Revision Note: Common Temporal Logic Constructs
A number of different basis sets for temporal logic are possible and a number of restrictions on the allowable uses of negation and quantification lead to various classes of temporal logic. Here are some notes I blogged.
A Linear Temporal Logic formula describes a pattern for a sequence of events. Any actual sequence of events may match or not match that pattern. A Branching Temporal Logic formula is more expressive, since it may contain quantifiers that range over a number of possible sequences.
Common Linear Temporal Logic (LTL) Operators
The following primitives are assumed:
Saftey and Liveness Theorem
A safety property is an assertion that a particular state will not be reached.
A liveness property is that a particular state will always be reachable regardless of the current state.
The SL theorem is that any LTL formula can be expressed as a conjunction of a safety and a liveness property.
Important LTL Identities
Square and Diamond are duals of each other:
F <=> ~<>~F <>F <> ~~F
Rules about Until
<>P = true U p p U Q => <>Q
Interval Temporal Logic
Interval Temporal Logic is a variation on LTL temporal logic where formulae apply to closed intervals rather than infinite futures. However, the presence of the star operator allows the intervals to be infinitely long!
Derived ITL operator table:
Branching Time Path Logics (CTL and CTL*)
A path is a sequence of states. At each state a state formula can be evaluated. A branching time path formula ranges over possible sequences of successive states.
CTL* State and Path FormulaeStates have labels. If the current state has a label p then atomic state formula p is true at that state. State formulae are built up from these atomic formualae using the Boolean connectives and the path logic quantifiers with the restriction that we cannot negate a path logic quantifier in a state formula. (Negation can effectively be applied to conjunctions and disjunctions by using negative-normal form).
SF ::= p | ~p | true | false | SF \/ SF | SF /\ SF | A.PF | E.PF
A.PF means for all paths leading from the current state, the path formula PF holds.
E.PF means for some of the paths leading from the current state, the path formula PF holds.
The path formulae have the following forms
PF ::= SF | PF /\ PF | PF \/ PF | PF U PF | PF W PF | X.SF | F.SF | G.SF
Note that it is impossible to construct an expression that negates a quantifier using the above syntax, but negations can be introduced by substituting from identities given below. Negations can (mostly/completely?) be avoided by using the W (weak until) operator instead.
Of the five specialist operators, three may be created from the X and U operators using identities and so do not need to be primitive. The identities are:
F.SF = true U SF (eventually) G.SF = false W SF (always) a W b = ~a U ~b (weak until)
Path Until Operators
Path formula use two forms of the Until operator.
The Until operator can be read as follows:
a U b = a is true in all states up until ...
The Weak Until operator can be read as follows:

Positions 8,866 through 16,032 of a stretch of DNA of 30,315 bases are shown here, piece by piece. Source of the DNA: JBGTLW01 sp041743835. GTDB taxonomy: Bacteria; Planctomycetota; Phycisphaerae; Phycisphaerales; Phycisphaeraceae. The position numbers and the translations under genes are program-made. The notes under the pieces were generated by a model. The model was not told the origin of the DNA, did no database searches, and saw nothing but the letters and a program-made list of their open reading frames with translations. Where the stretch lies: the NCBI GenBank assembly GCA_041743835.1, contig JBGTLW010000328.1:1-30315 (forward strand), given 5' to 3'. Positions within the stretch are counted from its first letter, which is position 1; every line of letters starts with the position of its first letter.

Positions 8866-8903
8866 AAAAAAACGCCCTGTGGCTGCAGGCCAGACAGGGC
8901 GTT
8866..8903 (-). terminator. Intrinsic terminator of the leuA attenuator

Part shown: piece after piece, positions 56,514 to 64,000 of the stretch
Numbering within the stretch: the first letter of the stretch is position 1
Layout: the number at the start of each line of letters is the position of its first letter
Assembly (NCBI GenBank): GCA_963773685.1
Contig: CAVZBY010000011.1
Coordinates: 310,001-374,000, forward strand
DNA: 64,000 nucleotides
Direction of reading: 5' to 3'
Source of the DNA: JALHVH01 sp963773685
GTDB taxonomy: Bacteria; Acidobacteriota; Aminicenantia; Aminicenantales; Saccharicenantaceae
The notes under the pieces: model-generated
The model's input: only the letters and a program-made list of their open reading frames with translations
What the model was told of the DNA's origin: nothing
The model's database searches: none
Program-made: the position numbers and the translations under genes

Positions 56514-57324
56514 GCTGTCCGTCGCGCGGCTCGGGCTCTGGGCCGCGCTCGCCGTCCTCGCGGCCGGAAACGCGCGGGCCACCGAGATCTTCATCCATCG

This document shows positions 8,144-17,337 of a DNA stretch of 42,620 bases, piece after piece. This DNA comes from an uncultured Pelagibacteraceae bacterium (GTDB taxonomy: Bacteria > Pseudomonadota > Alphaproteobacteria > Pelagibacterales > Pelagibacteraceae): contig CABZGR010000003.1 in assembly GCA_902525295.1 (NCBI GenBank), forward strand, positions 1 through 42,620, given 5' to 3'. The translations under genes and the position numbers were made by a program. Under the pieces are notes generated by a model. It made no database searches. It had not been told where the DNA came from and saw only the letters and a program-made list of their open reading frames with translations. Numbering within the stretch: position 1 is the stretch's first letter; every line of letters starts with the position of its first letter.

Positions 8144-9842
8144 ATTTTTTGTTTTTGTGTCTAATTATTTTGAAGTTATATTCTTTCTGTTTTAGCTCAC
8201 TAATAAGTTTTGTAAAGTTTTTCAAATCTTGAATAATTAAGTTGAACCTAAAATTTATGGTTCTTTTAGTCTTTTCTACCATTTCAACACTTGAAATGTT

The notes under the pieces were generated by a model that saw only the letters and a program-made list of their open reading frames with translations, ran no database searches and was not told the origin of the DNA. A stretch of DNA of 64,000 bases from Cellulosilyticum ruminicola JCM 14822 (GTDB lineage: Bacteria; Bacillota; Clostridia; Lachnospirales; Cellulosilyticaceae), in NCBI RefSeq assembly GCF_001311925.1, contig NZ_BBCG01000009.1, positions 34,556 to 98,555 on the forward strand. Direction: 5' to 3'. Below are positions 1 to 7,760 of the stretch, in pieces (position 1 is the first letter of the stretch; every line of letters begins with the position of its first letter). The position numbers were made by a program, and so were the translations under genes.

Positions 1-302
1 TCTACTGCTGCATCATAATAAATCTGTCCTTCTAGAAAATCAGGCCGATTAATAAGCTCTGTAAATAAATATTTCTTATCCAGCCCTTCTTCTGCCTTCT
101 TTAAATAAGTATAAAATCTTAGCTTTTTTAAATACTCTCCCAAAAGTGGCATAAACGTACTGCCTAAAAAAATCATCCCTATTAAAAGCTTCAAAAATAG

a W b = as long as a is false, b must be true.
CTL: Restricted Path Logic Quantifiers
CTL is a subset of CTL*. Only the following six path logic quantifier combinations can occur in CTL:
For example, AX.g means that state formula g is true in the next state of all paths leading from the current state.
CTL is restrictive in that these letters must appear strictly as digraphs, the first always being A or E and the second always being one of the other three, making a total of six combinations.
Owing to this restriction, symbolic model checking of CTL formulae is straightforward.
Each of the quantifiers is a dual of another one, via double negation:
The F and G quantifiers are trivial forms of the until operator (McMillan thesis page 29)
Relating path logic to temporal logic
Path logics are closely related to temporal logic ...
Safety Automata (Merz)
By restricting the use of disjunction, Merz has produced results regarding 'deterministic safety automata'. He argues that temporal logic formulae can always be expressed as a conjunction of a safety and a liveness formula and that, normally, all useful properties can be expressed using only the safety half. His logic consists of the following constructs, that contain the deliberate omission of the disjunction operator between SF:
AF ::= p | ~p | true | false | AF \/ AF | AF /\ AF SF ::= AF | AF -> SF | vX.SF | o SF | SF /\ SF
Merz is able to represent the following operators and convert them into finite state automata, as shown in this table:
The `eventually' operator cannot be represented in his subset (this is readily seen by attempting to fold in the negations from the duality identity with always `<>F = ~~F'), but instead it is possible to synthesise automata ...
S. Merz. Efficiently Executable Temporal Logic Programs. (In this volume.)55. S. Merz. Decidability and Incompleteness Results for First-Order Temporal Logics of Linear Time. In Journal of Applied Non-Classical Logics, 2(2), 1992. 56. B. Moszkowski. Reasoning about digital circuits. PhD Thesis, Stanford University, July1983.